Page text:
It’s one of those memories engrained in my mind even though it took place some 40 years ago.
I can vividly recall standing on the doorstep of my next-door neighbor’s home in Brown Deer with my mother as the neighbor, a grandmother, offered my mom some advice.
“Enjoy them while you can,” she told my mom, looking down at me. “Those years go by so fast.”
Not necessarily profound advice, but for some reason that moment has remained with me, something I’ve gone back to over the years, reflecting on it both as a daughter and as a mother.
It resurfaced in my mind this past weekend when we marked our oldest daughter’s, Marisa’s, 21st birthday. How could we be parents to a 21-year-old? Where did the years go?
It seems like just yesterday when Eddie and I were asked to leave a casino in Las Vegas because he had stopped to put a quarter in a slot machine as we walked through, not realizing he should not be anywhere near the machines with the baby in the carrier on his back!
Now, seemingly in the blink of an eye, she can legally play the slots herself – although I’d prefer that she not do too much of that!
While those two plus decades zipped by quickly, they contain so many wonderful memories. For parents just beginning the journey, my advice is similar to that doled out to my mom years ago. Enjoy every minute, because the time is fleeting.
My 80-year-old mother-in-law, who until about a month ago lived with her 100-year-old mother, helped reset my parenting perspective this weekend.
“I don’t think you are ever too old to listen to advice from your mother,” she said, helping me realize that while my eldest daughter makes most of her life decisions herself, as her mother, I’ll always have an advisory role.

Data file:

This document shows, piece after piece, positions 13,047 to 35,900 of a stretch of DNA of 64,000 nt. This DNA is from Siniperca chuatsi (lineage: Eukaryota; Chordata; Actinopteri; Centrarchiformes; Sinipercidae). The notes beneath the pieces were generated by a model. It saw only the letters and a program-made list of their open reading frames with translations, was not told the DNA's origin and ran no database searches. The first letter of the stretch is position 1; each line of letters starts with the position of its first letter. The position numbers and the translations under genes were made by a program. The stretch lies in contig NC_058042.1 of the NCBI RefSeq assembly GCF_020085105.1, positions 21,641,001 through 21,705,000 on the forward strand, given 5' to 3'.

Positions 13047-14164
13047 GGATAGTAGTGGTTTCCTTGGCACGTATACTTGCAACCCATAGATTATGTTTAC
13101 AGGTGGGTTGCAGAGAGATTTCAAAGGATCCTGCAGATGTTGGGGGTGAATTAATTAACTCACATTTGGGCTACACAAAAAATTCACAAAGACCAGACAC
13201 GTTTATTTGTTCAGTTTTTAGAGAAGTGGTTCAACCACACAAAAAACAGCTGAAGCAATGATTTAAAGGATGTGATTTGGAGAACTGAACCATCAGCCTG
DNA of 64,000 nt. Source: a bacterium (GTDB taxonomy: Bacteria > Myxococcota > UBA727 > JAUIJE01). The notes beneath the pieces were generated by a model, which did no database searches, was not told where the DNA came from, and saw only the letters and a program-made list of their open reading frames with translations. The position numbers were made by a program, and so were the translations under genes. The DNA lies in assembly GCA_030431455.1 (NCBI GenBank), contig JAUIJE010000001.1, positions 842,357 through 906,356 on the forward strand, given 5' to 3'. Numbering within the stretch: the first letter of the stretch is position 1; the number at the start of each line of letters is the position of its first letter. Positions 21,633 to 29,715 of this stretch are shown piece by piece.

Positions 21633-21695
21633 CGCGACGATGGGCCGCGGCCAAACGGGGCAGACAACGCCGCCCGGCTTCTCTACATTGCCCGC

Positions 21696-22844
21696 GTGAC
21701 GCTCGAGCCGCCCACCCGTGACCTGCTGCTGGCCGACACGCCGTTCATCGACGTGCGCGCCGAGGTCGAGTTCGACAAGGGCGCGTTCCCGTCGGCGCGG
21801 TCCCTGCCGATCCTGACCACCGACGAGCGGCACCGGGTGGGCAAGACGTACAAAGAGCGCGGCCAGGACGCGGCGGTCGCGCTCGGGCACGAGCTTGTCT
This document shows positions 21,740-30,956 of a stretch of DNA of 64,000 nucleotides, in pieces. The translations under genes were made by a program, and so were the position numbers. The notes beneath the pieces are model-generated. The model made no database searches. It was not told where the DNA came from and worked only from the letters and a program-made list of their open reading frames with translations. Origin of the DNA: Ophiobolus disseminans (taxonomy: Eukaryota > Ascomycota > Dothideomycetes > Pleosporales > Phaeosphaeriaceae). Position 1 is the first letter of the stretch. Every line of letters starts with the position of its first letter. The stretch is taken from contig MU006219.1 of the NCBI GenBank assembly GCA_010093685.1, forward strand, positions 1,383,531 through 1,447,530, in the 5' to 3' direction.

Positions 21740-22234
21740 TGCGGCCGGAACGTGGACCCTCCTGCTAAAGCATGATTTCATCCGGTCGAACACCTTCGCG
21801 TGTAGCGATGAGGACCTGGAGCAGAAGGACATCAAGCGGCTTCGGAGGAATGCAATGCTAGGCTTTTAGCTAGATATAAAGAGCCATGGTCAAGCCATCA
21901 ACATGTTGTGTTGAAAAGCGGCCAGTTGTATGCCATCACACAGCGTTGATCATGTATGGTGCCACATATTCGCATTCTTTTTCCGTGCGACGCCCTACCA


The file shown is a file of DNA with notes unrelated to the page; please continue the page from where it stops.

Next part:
Parenting is a lifelong process even though our role shifts from being a protector and caretaker who provides food, shelter and other life necessities to a teacher, advisor and role model.
Annemarie Scobey-Polacheck compares the parenting process to a cross-country run in her column on Page 4, accurately noting the journey requires endurance and faith. She suggests that, as with running, sometimes it’s the middle of the run that is most challenging. Her insights will likely reassure parents running the course even when it includes exhaustion, hills and obstacles.
The accompanying piece on Page 4 is Annemarie’s son, Jacob’s perspective as a young man on the verge of adulthood, approaching life with excitement, a bit of apprehension, but overall enthusiasm.
Neat insight into the mind of 20-something – especially for those of us who have children in that age range.
Also in this issue, we bring you parenting advice from a priest! Fr. John Yockey, pastor at St. Jerome Parish, Oconomowoc, recently wrote to sound a warning to parents, reminding them to stay involved in their children’s lives without being overly meddling. It’s a fine line, he agrees, but his advice is food for thought.
Technology brings added challenges to parenting, he writes. Children and teens can go anywhere and everywhere with a click of an iPad, computer or smart phone button and some of those places can be dangerous, he warns.
Following an incident at his parish school, Fr. Yockey wrote a gentle reminder to parents to be vigilant about knowing where technology is taking their children.
His piece includes a warning about a specific social network associated with nine teenage suicides!
Neither my coworker – dad to two young boys – nor I had even heard of the site! Have you? Read his piece on Page 5 to learn more!
Finally, in about a week, attention in the global church will focus on families as the extraordinary Synod of Bishops on the family takes place at the Vatican, Oct. 5 to 19. During those two weeks, bishops from around the world will discuss pastoral approaches to the challenges facing families.
Today’s family is a changing portrait, writes Nancy Frazier O’Brien of Catholic News Service on Pages 10, bearing little resemblance to the families of 50, even 20 years ago.
Blended, extended, divorced families are all part of the picture today, she writes. Her piece, as well as an accompanying CNS piece on ministering to divorced Catholic families, offers insight into how the church is trying to address the needs of its faithful during changing times.